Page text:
{¶21} Cognizant of these pitfalls, the Court clarified the permissible inference: “ ‘ “the oftener a like act has been done, the less probable it is that it could have been done innocently.” ’ ” (Emphasis added.) Hartman, 161 Ohio St.3d 214, 2020-Ohio-4440, 161 N.E. 3d 651, at ¶ 56, quoting State v. Evers, 139 Wis.2d 424, 437, 407 N.W.2d 256 (1987), quoting 2 Weinstein & Berger, Weinstein's Evidence, Section 404[12], at 404-84 to 404-87 (1985). The difference, then, between permissible and impermissible evidence turns on whether it is more probative of the defendant's intent to commit the charged act or of the defendant's inclination to commit similar crimes. Id. at ¶ 58. And the answer flows from this underlying question: “whether, ‘under the circumstances, the detailed facts of the charged and uncharged offenses strongly suggest that an innocent explanation is implausible.’ ” (Emphasis sic.) Id., quoting Leonard at Section 7.5.2. In other words, the other acts “ ‘must be so related to the crime charged in time or circumstances that evidence of the other acts is significantly useful in showing the defendant's intent in connection with the crime charged.’ ” (Emphasis added.) Id., quoting 1 Wharton's Criminal Evidence, Section 4:31 (15th Ed.2019).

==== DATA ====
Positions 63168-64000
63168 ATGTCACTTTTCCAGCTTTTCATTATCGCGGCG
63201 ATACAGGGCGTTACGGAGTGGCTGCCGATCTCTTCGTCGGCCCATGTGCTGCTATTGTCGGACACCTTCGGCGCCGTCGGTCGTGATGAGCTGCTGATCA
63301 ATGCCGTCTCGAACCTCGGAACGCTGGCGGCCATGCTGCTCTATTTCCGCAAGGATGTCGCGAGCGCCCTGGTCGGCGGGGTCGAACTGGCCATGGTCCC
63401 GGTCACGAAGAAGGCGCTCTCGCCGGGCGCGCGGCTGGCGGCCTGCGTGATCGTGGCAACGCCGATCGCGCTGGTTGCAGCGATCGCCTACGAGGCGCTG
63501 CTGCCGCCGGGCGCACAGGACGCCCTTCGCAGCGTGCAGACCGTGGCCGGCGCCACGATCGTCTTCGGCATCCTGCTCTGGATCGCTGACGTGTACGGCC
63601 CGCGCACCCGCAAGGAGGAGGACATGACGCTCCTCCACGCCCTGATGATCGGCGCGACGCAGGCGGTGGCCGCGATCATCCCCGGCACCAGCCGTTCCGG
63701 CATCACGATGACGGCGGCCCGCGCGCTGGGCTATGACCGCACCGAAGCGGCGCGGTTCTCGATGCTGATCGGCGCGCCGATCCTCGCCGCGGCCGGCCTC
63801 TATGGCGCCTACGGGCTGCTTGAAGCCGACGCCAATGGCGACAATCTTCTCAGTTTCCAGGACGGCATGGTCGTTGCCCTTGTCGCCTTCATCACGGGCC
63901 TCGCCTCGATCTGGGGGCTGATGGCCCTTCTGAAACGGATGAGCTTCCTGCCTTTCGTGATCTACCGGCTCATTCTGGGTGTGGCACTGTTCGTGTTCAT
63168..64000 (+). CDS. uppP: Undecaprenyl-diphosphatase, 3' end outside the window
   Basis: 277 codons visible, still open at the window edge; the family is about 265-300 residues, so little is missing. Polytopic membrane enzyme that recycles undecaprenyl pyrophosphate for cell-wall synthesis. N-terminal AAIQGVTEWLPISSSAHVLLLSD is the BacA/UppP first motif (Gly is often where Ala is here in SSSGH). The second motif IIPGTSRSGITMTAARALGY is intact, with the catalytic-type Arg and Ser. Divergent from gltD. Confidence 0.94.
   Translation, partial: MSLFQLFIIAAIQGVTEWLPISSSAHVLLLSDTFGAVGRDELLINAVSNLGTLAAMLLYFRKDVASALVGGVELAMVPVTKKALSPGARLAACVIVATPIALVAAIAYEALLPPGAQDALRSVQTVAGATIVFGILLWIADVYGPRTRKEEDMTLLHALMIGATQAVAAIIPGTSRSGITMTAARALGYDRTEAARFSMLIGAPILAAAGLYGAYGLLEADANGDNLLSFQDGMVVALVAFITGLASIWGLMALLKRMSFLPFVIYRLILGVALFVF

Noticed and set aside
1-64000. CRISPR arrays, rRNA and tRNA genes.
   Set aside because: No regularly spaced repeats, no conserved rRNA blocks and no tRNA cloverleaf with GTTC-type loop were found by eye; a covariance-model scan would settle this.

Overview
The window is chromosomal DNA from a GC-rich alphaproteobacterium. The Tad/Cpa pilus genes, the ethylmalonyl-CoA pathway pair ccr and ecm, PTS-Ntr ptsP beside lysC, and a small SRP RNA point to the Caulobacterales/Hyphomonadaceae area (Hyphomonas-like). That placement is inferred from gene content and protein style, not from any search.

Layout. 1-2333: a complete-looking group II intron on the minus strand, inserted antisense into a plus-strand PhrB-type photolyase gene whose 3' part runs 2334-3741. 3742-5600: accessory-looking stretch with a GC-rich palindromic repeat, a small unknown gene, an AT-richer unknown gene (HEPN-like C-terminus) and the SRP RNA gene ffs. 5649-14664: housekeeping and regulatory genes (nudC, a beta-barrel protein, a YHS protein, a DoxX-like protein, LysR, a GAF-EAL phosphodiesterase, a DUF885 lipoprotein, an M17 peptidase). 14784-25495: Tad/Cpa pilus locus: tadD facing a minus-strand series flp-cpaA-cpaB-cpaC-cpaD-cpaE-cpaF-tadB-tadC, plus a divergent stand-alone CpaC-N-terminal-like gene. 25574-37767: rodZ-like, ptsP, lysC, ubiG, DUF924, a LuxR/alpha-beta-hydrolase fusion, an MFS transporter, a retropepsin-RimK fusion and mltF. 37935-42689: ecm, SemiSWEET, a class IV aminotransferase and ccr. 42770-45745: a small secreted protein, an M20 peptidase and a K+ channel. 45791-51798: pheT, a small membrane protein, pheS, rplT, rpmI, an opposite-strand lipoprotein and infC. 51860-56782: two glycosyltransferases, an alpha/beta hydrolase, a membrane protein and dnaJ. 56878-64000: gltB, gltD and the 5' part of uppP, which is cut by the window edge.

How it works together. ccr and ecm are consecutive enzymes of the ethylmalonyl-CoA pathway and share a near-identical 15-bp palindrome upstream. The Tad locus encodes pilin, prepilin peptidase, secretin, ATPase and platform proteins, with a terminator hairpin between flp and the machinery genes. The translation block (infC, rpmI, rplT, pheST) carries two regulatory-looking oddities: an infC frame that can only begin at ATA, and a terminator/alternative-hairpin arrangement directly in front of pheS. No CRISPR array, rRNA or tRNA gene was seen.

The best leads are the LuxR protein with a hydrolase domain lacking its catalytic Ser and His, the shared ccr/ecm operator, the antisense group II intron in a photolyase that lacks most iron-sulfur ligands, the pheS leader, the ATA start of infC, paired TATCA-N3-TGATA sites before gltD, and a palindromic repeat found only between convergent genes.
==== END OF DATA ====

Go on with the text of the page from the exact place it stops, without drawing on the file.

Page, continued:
{¶22} Distilling these principles to this case, we must decide whether Mr. McDaniel's prior convictions are probative of his intent when recording the roommate or of his predisposition to commit sexual offenses. And to answer that question, we ask whether the detailed facts of this voyeurism charge and his prior convictions strongly suggest that he intended to record the roommate. They do not. The circumstances of the prior convictions for self-exposure are not related in time or circumstance to this voyeurism charge. In fact, the only connection between the two is that both are sexual in nature, establishing nothing more than a (impermissible) propensity inference. See Hartman at ¶ 62 (holding that evidence defendant previously molested his stepdaughter did not support the inference that he entered adult victim's hotel room intending to rape her because the two acts had no similarity “other than being sexual in nature.”). If Mr. McDaniel's prior convictions were also for voyeurism, and he invoked mistake as a defense, those convictions might well be appropriate for rebutting that defense. But the prior convictions were for self-exposure, not voyeurism. And nothing about the prior convictions sheds any light on whether he intended to record the roommate. We thus conclude that Mr. McDaniel's prior convictions were not relevant for the purpose of showing absence of mistake. And of course, our conclusion that the trial court should not have admitted this evidence obviates our need to proceed with the balance of the inquiry. See Graham, 164 Ohio St.3d 187, 2020-Ohio-6700, 172 N.E.3d 841, at ¶ 72 (“The court is precluded from admitting improper character evidence under Evid.R. 404(B), but it has discretion to allow other-acts evidence that is admissible for a permissible purpose.”).